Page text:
Sunday, January 13, 2008

Indians in Malaysia are not in the prosperity loop

Prosperity eludes Indians in Malaysia

Sandeep Phukan
Sunday, January 13, 2008 (Kuala Lumpur)

Earlier this week there was confusion as reports came in of a ban on Indian workers in Malaysia. Those reports were promptly denied by Kuala Lumpur, but for years now ethnic Indians in Malaysia have complained of discrimination by the government.

Every year Malaysia gets around 2.5 lakh Indian tourists. But questions are being asked; in a country where Indian tourists are so welcome, why is there hostility towards Indian job seekers?

The Malaysian government has denied any such ban but doubts remains. Would Indian professionals employed in sectors like IT, hotels, construction or financial institutions be asked to leave the country now?

It's difficult getting people to talk about the government but there are few Indians who speak on the issue.

''Considering the way the Malaysian economy is growing, the way it is developing and connecting to the world, the way they are promoting technology, it is beyond belief that there will be a blanket ban especially on Indian expatriates. I have not heard. We have never felt that our work permits would not be renewed,'' said Rajan Mittal, president, Bharat Club.

But in March 2003 didn't the Malaysian police pick up 270 IT professionals on charges of illegal stay, though all of them had valid work visas.

''Come on experience it yourself and then report. This will give a true picture of the country. If you are a law abiding citizen, you won't have a problem,'' said Ashok Kulkarni, Treasurer, Bharat Club.

Foreign workers

Perhaps the confidence stems from the fact that trade between India and Malaysia is expected to touch $8 billion this year.

Also, an economy that's worth over $300 billion, simply cannot do without people from outside. Malaysia has 2.2 million legal foreign workers.

About 60 per cent come from Indonesia, then come the Nepalese who form about 11 per cent of the foreign work force, while Bangladesh and India together account for 16 per cent.

''Many argue that migrant workers and professionals are Malaysia's foreign exchange heroes because without them Malaysia perhaps would not have seen the kind of growth and foreign investments that it has now seen,'' said Ashok Kulkarni, Treasurer, Bharat Club.

So how and why did the ban scare come about?

''On Monday we got several calls that visas of priests were being shortened. On inquiries, the government told us that the home ministry was processing the papers. The ministry had not consulted before doing this kind of an exercise,'' said Vaithialingam, Malaysian Hindu Sangam.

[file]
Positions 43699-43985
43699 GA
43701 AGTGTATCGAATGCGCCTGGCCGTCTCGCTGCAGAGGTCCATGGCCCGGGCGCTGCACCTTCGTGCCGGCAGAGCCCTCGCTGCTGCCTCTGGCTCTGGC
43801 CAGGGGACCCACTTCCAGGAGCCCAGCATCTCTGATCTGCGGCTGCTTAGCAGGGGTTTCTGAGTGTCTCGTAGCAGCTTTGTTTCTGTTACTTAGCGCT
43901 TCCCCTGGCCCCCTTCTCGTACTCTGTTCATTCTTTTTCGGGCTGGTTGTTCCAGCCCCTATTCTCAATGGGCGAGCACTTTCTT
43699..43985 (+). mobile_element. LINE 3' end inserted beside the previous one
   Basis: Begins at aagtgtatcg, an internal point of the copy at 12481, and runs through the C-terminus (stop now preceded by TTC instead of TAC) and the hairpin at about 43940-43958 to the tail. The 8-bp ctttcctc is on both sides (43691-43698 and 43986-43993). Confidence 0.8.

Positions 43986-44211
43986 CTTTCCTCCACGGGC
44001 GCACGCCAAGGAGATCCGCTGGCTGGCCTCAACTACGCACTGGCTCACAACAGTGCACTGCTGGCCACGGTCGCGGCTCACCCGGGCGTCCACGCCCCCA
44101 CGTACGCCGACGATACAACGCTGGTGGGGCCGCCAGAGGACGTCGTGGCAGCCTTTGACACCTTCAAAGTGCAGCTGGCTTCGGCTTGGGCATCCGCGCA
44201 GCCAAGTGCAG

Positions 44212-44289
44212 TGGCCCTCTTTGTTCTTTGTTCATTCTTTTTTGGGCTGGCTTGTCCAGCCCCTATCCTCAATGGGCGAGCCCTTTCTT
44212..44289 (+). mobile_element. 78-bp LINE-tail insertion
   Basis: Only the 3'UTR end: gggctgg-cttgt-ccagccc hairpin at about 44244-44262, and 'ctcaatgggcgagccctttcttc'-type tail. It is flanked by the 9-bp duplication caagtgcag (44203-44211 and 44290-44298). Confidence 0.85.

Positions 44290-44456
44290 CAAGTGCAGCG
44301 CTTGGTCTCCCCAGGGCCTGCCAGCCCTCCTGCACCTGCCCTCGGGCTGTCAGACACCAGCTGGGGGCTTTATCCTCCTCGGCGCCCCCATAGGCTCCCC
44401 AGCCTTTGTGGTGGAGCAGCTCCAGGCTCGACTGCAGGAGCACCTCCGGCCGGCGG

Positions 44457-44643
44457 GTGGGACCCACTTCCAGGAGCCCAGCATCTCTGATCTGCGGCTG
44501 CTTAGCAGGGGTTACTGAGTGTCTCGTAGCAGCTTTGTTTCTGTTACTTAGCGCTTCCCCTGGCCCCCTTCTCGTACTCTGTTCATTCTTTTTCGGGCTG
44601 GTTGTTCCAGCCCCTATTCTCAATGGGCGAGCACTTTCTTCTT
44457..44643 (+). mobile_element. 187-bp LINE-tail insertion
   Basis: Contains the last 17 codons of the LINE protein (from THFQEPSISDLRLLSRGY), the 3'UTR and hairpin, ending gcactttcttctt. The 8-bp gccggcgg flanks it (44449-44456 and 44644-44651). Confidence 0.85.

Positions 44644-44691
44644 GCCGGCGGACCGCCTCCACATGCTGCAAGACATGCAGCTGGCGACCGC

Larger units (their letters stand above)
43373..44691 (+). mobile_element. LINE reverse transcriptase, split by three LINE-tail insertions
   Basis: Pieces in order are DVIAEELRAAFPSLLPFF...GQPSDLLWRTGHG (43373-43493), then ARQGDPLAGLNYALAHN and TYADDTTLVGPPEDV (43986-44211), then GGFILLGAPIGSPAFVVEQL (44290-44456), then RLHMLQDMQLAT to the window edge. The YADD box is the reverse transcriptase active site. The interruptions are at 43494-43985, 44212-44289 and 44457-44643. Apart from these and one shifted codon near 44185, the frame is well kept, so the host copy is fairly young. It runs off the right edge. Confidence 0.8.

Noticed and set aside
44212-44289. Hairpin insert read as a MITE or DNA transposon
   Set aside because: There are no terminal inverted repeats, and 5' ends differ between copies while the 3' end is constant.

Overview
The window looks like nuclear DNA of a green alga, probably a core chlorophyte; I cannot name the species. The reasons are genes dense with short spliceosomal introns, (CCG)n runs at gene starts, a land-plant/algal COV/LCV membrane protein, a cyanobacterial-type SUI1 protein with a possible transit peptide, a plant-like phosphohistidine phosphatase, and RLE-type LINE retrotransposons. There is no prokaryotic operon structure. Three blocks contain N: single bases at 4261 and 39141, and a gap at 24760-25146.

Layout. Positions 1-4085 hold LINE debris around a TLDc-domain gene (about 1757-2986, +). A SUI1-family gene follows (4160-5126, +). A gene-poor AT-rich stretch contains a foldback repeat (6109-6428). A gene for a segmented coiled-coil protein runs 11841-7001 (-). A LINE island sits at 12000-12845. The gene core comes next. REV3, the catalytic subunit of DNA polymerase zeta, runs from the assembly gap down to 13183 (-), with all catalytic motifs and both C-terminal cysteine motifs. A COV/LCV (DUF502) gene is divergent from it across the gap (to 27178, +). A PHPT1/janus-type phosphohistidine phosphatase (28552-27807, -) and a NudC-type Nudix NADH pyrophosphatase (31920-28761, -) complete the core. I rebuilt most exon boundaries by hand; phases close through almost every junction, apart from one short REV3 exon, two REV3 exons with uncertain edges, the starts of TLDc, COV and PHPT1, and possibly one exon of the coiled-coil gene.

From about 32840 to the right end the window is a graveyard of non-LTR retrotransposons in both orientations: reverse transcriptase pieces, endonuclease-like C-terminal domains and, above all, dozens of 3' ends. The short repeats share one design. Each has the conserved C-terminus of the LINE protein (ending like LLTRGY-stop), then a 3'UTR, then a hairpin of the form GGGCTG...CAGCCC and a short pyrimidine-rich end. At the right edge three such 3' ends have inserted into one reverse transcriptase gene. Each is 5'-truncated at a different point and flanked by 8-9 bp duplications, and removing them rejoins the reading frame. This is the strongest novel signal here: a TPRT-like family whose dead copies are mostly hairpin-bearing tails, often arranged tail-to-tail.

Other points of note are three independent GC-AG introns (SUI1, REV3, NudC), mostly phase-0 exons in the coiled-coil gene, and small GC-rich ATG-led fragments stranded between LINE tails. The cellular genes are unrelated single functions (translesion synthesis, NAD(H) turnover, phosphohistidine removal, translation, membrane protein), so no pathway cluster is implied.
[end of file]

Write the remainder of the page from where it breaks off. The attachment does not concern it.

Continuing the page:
Hindu priests here usually come from India and Sri Lanka on a five-year visa that's renewed annually.

However, this year the government decided that visas of priests will be renewed every six months. The term was even shorter for other temple workers.

Many believed, this was in retaliation to protests by ethnic Indians belonging to the Hindu Rights Activists Force or HINDRAF.

Better rights for Indians

In November last year, HINDRAF members had clashed with the police demanding better rights for the 2 million ethnic Indians who form the third largest group in the country after the Malays and the Chinese.

HINDRAF says the government's affirmative action policy - be it for university education or jobs - benefits only the Malays.

''They say Malaysia is Malays. Over 90 per cent of the government jobs go to them and only 10 per cent to others,'' said Subramaniam, restaurant manager, Tamil.

However, moderate voices among ethnic Indians have their own understanding of what ails the community.

''You see, you have to understand their history. The ethnic Indians came to this about 150 years ago to work in the rubber plantations, clear the jungles and build roads. They were very poor people and lived in poor conditions,'' said Dattu Vaithialingam, Malaysian Hindu Sangam.

''Their children mostly went to Tamil schools and when they had to go to the high school they dropped. When development began, the Indians came to the cities where they were in a state of culture shock. So, they wanted to stay together and speak only Tamil so that they could cope with change. You know, this happened even to the Chinese in the 1950s,'' he added.

But that's history. Now, the Chinese are known as one of the most prosperous communities in Malaysia. So what went wrong for ethnic Indians?

''Indians never invested on education and economically. Now we are trying to stress on education and economic empowerment,'' Vaithialingam further said.

Most Indians in Malaysia believe, the Malaysian government is pragmatic enough to realise the contribution made by them towards the country's prosperity. And the Indian diaspora - be it in Africa, America or Europe - have always excelled. So, why should Malaysia be an exception.

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